Adriana Mora: Shaping 3D Art and Design in the Tech World from Mexico City to San Francisco

Conversation with Adriana Mora, an Art Director and 3D Designer for clients including Apple, Microsoft, and Nike. Adriana is based between San Francisco and Mexico City. With her, we speak about the fear of being replaceable and the courage it takes to grow beyond oneself.

3D Design|

Graphic Design

4 Mar 2024

In the bustling city of San Francisco, Adriana Mora, an art director and 3D artist, is making waves in the intersection of culture and technology. We sat down with Adriana to discuss her journey from the colorful influences of Mexico to the innovative forefront of the San Francisco tech scene.

From Mexico City's to San Francisco's Tech Scene

Adriana, can you share what triggered your move from Mexico City to San Francisco?

"Moving to San Francisco was about seizing career opportunities that seemed unreachable in Mexico at that point. Despite my deep connection to Mexican culture, I knew the States offered a different professional landscape and I was fascinated by their work culture. However, the transition was bittersweet; I missed Mexico's cultural richness."


The Leap into 3D Design and Freelancing

You taught yourself 3D Design and work now with giants like Apple and Microsoft. How did that come about?

"I started in graphic and brand design but pivoted to 3D during the pandemic. It was a very pragmatic approach. When I graduated with all these designers from university I just had to be honest to myself. I knew I wasn't that special with my work to stand out, the only thing that was important for me was to still have a job when I was 30. Back then 30 seemed so far away [laughs]. Now I’m turning 30 next week.

I was very pragmatic, I wanted to have a skill that would still be relevant in the future.

3D seemed to be a technology to bet on, although it wasn’t popular at all back then. It was an era where brands were desperately looking to stand out digitally and I wasn't scared to jump into new opportunities, even if it meant learning on the job - when a client asked me Can you do that for us? My answer was always yes, even if I had no clue what I was doing. Learning by doing is what worked best for me. This adaptability led me to freelancing and pushed me further into the 3D realm. Looks like my intuition turned out to be right.”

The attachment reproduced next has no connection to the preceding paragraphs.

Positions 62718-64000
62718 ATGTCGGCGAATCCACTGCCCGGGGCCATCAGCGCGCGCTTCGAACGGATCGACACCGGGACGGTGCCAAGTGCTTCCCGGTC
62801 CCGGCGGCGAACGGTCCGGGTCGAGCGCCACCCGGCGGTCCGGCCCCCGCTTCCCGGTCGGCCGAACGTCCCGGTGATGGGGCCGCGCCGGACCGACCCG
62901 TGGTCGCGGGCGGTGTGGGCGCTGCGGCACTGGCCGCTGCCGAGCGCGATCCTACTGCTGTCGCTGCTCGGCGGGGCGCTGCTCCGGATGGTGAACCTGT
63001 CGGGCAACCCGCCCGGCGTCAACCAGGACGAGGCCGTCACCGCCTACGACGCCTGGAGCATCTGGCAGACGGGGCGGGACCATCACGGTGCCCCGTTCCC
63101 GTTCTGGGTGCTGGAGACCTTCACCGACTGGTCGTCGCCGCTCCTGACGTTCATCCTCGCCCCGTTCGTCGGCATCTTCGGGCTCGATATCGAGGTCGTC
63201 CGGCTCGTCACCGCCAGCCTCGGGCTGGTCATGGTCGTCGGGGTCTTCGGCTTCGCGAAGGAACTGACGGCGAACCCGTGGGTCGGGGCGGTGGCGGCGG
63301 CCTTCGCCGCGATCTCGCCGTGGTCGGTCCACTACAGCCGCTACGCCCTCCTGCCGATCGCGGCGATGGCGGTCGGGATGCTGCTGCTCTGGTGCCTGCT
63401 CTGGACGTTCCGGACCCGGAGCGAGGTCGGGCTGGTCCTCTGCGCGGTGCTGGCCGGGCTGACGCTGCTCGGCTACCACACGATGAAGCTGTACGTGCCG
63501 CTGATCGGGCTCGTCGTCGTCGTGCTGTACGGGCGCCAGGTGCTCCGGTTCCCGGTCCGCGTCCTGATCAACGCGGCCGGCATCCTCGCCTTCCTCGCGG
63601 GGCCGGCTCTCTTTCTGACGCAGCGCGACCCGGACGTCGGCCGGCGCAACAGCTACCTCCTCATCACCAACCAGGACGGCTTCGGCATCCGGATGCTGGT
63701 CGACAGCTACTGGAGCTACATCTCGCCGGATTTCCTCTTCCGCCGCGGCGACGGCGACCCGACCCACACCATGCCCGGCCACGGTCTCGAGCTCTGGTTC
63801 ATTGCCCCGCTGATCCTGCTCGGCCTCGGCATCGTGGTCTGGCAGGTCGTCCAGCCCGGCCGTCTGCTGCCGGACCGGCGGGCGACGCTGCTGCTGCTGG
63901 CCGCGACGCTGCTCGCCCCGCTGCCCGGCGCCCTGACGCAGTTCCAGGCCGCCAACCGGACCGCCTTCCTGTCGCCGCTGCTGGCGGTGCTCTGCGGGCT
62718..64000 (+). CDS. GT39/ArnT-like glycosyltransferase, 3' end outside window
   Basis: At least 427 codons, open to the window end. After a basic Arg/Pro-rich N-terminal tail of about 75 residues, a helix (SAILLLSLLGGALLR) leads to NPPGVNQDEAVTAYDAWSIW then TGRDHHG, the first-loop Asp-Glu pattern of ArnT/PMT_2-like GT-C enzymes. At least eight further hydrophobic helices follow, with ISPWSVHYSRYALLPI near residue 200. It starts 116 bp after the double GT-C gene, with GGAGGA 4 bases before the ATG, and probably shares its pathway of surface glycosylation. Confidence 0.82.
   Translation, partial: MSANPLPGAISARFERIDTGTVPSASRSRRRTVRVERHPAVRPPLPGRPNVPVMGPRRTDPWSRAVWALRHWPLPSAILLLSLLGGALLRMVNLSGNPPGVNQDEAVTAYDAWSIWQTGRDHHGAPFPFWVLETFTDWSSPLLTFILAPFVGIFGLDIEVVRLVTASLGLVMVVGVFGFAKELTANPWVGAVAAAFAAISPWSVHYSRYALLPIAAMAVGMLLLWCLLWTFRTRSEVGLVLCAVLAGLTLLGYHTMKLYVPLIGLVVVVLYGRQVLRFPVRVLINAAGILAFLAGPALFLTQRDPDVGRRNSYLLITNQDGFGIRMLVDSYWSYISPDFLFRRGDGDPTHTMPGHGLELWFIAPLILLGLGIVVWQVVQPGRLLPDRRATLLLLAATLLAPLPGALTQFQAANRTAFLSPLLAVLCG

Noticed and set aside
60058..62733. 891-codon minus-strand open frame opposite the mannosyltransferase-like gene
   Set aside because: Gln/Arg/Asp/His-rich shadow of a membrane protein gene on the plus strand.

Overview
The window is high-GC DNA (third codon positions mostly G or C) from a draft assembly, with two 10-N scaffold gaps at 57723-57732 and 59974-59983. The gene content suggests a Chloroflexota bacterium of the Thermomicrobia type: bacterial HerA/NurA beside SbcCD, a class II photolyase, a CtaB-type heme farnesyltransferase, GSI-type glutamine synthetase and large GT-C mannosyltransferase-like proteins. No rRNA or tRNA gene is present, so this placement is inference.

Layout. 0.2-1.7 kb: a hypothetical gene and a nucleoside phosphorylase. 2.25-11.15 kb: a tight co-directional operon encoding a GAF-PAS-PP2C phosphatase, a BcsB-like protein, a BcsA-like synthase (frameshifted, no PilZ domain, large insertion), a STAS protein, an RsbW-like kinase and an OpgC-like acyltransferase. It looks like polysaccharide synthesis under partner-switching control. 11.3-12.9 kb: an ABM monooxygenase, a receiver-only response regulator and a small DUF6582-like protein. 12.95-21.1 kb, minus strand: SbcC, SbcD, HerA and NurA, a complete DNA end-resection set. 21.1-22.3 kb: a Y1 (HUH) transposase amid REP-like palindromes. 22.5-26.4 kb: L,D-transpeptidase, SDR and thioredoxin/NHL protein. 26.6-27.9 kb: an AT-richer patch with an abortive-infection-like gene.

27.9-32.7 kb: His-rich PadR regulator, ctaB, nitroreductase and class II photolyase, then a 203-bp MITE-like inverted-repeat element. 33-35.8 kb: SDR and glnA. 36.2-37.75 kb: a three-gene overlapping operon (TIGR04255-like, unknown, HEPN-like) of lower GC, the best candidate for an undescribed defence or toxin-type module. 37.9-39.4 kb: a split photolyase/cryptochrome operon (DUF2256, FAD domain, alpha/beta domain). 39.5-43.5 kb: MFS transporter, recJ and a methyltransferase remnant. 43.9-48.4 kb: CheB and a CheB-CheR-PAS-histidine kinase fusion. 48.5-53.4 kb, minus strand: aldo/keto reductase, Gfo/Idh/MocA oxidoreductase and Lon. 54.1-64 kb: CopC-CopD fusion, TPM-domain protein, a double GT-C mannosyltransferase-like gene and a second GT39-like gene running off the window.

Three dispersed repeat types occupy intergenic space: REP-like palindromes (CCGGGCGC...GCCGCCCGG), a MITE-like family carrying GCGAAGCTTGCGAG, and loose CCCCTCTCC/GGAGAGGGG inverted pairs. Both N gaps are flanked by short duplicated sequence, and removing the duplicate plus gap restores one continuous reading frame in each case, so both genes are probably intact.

You've had quite the freelance journey, starting with a late-night project for Uber during your full-time job. Could you tell us more about that experience?

"That was a turning point for me. The project with Uber was my first significant freelance gig, and it was both exhilarating and exhausting. I'd work until 5 a.m., learning new skills on the fly. It was challenging, but the result was a campaign I'm still very proud of. Funny enough, the person who hired me for that project now works just a booth away from me at Apple."

Navigating the Tech Industry

How has working in the tech industry, especially at Apple, influenced your design approach?

"Tech was never my planned destination, yet it's reshaped my design philosophy. At Apple, there's an incredible focus on detail. However, my heart still lies in more tangible forms like architecture and furniture. My time in tech has taught me precision, but I yearn for the freedom to explore larger physical spaces and tangible designs."

Inspiration and Future Aspirations

Where do you find inspiration, and what's next for you after Apple?

"My Mexican heritage deeply inspires my work; the vibrant colors, intricate designs, and cultural depth. As for the future, I'm eager to return to freelance, bringing my experiences from Apple into new creative ventures. But, my ultimate goal is to empower more women in 3D design. I hope to mentor and inspire future female designers."

Among Adriana's favorites in Mexico City:

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